Have you ever had someone make you feel small or insignificant? When you try to speak, are you silenced? Do you sometimes question your own sense of reality? If so, you may be dealing with a controlling person.
A controlling person is someone who attempts to maintain authority, control, and decision-making power over another individual or situation. Their behavior can include anything from directly telling the person what they can or cannot do to more subtle methods like gaslighting and guilt-tripping. The wants and needs of the victim are usually completely unheard, dismissed, and even disrespected.
Anyone can have controlling behavior and tendencies, and the person does not have to be necessarily a “bad” person. Controlling people can be in all areas of your life. They are your friends, family, co-workers, romantic partner, boss, and even strangers. They are masterminds at manipulation, and you may not even realize you are being controlled.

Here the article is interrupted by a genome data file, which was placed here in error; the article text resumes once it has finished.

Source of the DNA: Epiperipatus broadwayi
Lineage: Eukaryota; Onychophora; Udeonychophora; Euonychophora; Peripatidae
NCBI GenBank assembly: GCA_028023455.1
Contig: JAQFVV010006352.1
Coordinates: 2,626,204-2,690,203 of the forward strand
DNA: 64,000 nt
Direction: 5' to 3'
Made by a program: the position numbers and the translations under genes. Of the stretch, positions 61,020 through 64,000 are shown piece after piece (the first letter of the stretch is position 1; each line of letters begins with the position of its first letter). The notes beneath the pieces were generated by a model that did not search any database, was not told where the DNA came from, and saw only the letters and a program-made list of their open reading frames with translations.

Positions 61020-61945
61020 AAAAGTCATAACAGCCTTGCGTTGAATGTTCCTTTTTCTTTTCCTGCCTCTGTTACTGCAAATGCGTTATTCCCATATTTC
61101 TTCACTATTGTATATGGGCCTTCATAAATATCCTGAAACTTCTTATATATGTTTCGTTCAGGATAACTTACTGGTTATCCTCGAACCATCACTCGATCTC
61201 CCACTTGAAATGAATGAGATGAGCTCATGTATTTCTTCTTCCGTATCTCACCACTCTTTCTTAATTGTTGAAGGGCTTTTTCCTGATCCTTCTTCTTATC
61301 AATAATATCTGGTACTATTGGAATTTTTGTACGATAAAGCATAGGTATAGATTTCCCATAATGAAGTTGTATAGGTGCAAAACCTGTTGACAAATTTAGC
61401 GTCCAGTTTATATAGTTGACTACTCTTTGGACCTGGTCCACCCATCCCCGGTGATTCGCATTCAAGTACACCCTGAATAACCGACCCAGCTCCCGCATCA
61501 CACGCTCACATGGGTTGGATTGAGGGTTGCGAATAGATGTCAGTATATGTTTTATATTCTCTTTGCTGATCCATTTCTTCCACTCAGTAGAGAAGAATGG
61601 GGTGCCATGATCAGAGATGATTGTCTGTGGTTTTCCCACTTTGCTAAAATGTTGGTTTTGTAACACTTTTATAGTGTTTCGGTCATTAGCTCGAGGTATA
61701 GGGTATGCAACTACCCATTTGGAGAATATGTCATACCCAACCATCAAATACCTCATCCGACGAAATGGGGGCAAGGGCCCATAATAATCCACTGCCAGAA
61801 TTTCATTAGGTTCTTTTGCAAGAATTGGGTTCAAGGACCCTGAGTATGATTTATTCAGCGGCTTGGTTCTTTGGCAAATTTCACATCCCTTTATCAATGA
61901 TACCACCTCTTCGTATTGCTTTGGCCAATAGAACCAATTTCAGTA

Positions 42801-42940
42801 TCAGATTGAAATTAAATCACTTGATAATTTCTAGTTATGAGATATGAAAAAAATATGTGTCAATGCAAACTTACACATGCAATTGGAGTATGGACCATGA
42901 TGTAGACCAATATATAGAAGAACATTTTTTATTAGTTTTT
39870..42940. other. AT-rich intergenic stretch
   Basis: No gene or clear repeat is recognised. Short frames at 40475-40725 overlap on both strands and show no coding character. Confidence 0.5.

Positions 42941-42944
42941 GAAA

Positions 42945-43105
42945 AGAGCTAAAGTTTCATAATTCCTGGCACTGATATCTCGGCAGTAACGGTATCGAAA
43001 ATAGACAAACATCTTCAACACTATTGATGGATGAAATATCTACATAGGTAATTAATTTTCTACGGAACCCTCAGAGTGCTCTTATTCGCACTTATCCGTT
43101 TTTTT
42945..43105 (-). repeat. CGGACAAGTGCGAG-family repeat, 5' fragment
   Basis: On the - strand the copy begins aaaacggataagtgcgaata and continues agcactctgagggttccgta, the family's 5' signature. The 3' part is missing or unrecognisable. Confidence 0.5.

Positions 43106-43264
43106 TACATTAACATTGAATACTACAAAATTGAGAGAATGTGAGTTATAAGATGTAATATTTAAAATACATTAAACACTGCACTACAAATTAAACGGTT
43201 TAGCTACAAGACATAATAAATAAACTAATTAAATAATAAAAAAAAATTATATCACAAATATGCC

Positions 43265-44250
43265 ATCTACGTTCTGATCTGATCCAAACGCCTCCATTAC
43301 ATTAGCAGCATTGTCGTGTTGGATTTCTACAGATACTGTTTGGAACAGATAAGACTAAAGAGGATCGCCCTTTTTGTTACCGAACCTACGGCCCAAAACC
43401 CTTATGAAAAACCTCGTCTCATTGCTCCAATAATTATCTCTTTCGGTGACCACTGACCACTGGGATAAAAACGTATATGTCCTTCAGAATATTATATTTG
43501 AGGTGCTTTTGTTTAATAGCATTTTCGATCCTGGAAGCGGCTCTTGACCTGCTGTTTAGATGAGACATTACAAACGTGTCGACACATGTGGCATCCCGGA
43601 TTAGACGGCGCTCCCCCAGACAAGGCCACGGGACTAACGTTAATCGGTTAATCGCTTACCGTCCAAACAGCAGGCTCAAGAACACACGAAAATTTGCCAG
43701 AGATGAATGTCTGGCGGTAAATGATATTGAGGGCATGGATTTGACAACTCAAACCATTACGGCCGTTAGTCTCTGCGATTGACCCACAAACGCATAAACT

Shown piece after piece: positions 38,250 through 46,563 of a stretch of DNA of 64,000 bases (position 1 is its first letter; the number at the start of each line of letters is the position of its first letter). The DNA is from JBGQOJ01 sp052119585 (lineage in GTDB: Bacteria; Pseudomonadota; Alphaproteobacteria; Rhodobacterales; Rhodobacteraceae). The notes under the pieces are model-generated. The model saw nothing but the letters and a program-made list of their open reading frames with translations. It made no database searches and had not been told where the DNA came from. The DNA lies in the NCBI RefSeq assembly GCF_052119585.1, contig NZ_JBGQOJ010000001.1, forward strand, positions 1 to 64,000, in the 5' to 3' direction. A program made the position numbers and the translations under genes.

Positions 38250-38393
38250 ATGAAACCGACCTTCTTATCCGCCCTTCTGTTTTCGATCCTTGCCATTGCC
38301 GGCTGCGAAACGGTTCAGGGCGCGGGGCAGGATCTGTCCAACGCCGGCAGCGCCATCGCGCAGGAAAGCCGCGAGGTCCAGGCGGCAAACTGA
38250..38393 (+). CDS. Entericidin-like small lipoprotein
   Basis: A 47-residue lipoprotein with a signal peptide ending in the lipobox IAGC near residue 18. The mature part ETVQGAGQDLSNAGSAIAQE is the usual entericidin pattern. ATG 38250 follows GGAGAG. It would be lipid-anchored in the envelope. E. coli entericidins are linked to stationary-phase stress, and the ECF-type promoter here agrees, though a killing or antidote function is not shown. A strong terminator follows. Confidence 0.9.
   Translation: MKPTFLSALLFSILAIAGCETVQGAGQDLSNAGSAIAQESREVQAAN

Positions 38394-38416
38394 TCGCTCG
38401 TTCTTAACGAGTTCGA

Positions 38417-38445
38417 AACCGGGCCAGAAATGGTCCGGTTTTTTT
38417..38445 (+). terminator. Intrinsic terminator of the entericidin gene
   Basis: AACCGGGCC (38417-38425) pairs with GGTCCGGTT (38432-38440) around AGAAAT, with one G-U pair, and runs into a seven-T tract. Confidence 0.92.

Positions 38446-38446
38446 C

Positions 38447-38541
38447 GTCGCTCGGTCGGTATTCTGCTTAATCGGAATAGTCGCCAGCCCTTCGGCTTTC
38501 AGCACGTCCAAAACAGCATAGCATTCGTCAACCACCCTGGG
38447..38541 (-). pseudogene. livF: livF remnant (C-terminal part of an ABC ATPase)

Why Do People Have Controlling Behavior?
I spoke with Dr. Cynthia Post, a licensed psychologist from Silver Spring, Maryland on the subject and here is what she said, “This is a situation where the person feels out of control. The recipient of the controlling behavior actually ends up experiencing what that individual must have gone through themselves. So, you get to experience what it must have been like for them…they [the controlling person] end up becoming identified with that behavior. That is one way people respond to being controlled is that they identify with that behavior. They’re probably not even recognizing that they are behaving this way, or they may know they are doing it.”
When asked if controlling people usually project this behavior to those closest to them, this is what Dr. Post had to say, “These things tend to happen with people in intimate relationships…we put on our best selves for our acquaintances. Our close people are the ones who gets to see all of us, the ones we trust enough to show those things to.”
Controlling people usually have suffered some sort of abuse or trauma, most likely from early childhood, and are insecure about themselves. They have a deep-rooted fear of the unknown. They do not trust themselves enough to face any challenge or endure any unknown situation. To regain a sense of security and safety, they exercise their will to control in any way they can. It's basically a defense mechanism they have developed over time.